Two weeks ago I blogged about a radically simpler WordPress, a topic first broached with Anil Dash at the PaidContent conference. The full video from that conversation is now online and only about 20 minutes:
The Verge has a pretty epic feature on the history of Palm, Treo, and WebOS. Not many people know this but I started and ran the Houston Palm Users Group after getting a Handspring Visor in high school. PalmOS had apps, connectivity, handwriting input, infrared beaming…
Earlier today WordPress.com turned on the ability to push new blog posts to Tumblr, alongside the existing capability to do so for Twitter, Facebook, et al. This is interesting for a few reasons.
While the tech press often likes to paint companies in a similar market as competing in a zero sum game, the reality is that all are growing rapidly and services feed each other and cross-pollinate more than anyone gives them credit for. Tumblr built a dashboard reader product that has tons of pageviews and lots of followers, which can provide distribution for blogs much in the same way Facebook and Twitter do. (Its 85%-on-dashboard-centric usage looks more like a social network than a blogging network, actually.) WordPress has fantastic content that people on Tumblr love, and Tumblr has a rich and diverse content and curation community that can drive new visitors to WordPress — it’s like peanut butter and chocolate.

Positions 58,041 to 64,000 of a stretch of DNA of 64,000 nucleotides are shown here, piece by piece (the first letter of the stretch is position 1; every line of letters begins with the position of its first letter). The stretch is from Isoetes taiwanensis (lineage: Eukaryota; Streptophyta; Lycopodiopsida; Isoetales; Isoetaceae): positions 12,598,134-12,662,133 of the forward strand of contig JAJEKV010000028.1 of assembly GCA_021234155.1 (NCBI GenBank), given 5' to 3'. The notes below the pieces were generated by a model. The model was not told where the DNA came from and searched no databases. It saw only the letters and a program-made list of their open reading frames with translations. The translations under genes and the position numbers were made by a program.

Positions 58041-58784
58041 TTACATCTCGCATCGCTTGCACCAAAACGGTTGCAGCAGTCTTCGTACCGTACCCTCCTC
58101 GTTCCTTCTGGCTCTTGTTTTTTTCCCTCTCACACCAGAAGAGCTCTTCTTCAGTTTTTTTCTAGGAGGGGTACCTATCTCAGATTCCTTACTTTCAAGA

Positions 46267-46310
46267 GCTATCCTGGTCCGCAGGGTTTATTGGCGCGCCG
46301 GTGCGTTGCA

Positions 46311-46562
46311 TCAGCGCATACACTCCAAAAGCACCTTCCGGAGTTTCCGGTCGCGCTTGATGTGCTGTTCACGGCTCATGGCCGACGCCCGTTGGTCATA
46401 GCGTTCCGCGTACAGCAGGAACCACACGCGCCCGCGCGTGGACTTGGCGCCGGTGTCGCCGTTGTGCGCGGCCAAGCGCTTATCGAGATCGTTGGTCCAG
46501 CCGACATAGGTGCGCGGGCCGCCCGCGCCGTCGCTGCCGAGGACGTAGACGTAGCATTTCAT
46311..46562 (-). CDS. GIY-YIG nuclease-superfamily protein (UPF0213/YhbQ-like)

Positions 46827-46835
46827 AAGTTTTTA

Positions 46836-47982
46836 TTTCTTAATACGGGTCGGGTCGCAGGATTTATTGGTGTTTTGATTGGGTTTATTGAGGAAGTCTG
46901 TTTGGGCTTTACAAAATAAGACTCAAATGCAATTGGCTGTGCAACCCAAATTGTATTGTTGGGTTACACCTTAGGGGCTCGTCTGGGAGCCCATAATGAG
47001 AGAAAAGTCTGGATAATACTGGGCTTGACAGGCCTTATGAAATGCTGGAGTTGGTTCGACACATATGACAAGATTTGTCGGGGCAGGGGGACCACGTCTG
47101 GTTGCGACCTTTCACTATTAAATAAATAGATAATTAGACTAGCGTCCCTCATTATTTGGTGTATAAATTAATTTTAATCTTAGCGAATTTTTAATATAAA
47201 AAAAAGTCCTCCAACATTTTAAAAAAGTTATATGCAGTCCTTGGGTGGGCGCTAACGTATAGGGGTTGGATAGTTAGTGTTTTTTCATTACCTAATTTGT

It’s true that we’re becoming simpler and more streamlined and it’s a process driven by our design vision and our community, not what any particular competitor is doing. WordPress has always flourished because it’s a hassle-free digital hub — a home on the web you can control, customize, and truly own due to the fact that it’s Open Source software. WordPress is the antidote to walled gardens.
The Breadpig guys fundraised a billboard to go up in Lamar Smith’s district in Texas saying “Don’t Mess With the Internet.” I’m a Texan and I approve this message.